Overwintering Canada Warblers in Colombia display migratory connectivity!
A study published by the University of Saskatchewan, Topography of the Andes Mountains shapes the wintering distribution of a migratory bird, revealed that there is migratory connectivity between the breeding and wintering groups of Canada Warblers overwintering in Colombia. Knowing how the wintering grounds landscape determines the Canada Warbler distributions will help to determine conservation priories for the species.
The breeding origin of Canada Warblers overwintering in Colombia was determined by analyzing stable hydrogen isotope values in their feathers. Established stable hydrogen isotope values for North America indicate where feathers come from. Feathers are good indicators of geographic location because they form quickly and once formed are metabolically inactive. Migratory birds molt their feathers prior to migration in the spring and fall. The new feathers formed prior to migration, on the breeding grounds, contain distinct stable hydrogen isotope values from the region where they were grown. Therefore, when these feathers are analyzed on the wintering grounds (i.e. Colombia) scientists can determine where the individual’s breeding ground was.
The research concluded that the Andean mountain range in Colombia plays a role in the winter distribution of individuals from different breeding populations. Although during migration Canada Warblers from different breeding regions come together they separate again once on the wintering grounds. This was evident on the wintering grounds because individuals overwintering in certain areas had different probabilities of breeding ground origin. For example, the Canada Warblers overwintering in the Cauca basin are more likely to come from the northern and western regions of the breeding range, while the birds from the Piedmont basin are more likely to come from the south-eastern region of the breeding range.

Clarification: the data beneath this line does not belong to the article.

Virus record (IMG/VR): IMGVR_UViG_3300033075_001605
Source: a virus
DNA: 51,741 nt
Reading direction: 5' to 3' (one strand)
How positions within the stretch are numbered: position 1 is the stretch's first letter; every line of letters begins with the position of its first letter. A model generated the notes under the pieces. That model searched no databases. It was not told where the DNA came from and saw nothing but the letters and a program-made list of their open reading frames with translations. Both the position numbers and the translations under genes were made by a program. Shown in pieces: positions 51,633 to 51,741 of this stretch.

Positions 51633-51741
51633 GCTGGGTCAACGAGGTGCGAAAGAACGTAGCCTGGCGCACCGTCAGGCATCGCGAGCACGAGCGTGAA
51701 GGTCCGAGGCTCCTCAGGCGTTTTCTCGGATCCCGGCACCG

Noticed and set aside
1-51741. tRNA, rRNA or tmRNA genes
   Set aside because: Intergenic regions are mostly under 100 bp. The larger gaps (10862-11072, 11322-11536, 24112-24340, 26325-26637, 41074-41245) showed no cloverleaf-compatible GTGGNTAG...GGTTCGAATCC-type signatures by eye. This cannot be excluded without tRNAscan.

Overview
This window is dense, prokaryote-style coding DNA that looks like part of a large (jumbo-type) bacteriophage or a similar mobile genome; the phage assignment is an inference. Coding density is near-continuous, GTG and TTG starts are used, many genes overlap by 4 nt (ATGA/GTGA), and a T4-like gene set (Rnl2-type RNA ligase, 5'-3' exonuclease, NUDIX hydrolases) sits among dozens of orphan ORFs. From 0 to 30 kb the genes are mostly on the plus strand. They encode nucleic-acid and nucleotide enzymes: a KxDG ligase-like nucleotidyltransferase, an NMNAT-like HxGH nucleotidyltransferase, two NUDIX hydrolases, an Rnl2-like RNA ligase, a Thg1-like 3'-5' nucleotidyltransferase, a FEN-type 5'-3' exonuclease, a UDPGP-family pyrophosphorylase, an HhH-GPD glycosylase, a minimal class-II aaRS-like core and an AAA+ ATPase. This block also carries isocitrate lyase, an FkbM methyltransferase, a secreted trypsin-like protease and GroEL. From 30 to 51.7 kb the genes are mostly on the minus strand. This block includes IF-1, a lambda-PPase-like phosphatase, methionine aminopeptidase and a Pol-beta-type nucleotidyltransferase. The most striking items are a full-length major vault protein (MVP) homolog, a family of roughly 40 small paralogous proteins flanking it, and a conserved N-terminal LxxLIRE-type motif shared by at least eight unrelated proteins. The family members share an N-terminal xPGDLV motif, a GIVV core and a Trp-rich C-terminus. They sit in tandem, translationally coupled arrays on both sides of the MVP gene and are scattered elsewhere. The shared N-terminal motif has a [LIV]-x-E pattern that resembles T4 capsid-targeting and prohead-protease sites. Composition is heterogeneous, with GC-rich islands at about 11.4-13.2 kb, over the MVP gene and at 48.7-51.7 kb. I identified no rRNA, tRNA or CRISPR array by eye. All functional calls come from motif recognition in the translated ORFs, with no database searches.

An issue associated with Canada Warblers having strong migratory connectivity between breeding and wintering grounds is that they may not be able to adapt to environmental and land-use changes, such as deforestation and fragmentation. A high degree of connectivity between breeding and wintering grounds causes the different populations to be more vulnerable to change. The Western breeding populations are stable while the Eastern breeding populations are declining rapidly. This may be related to habitat loss and local environmental conditions in the Eastern Andes, which is where the Eastern breeding population is more likely to overwinter.
Knowing Canada Warbler migratory connectivity is important for the conservation of the species and its critical habitat. Targeted actions can be taken to help the populations most at risk. To learn about how Nature Canada is contributing to the conservation of this species at risk bird check out the Canada Warbler International Conservation Initiate page.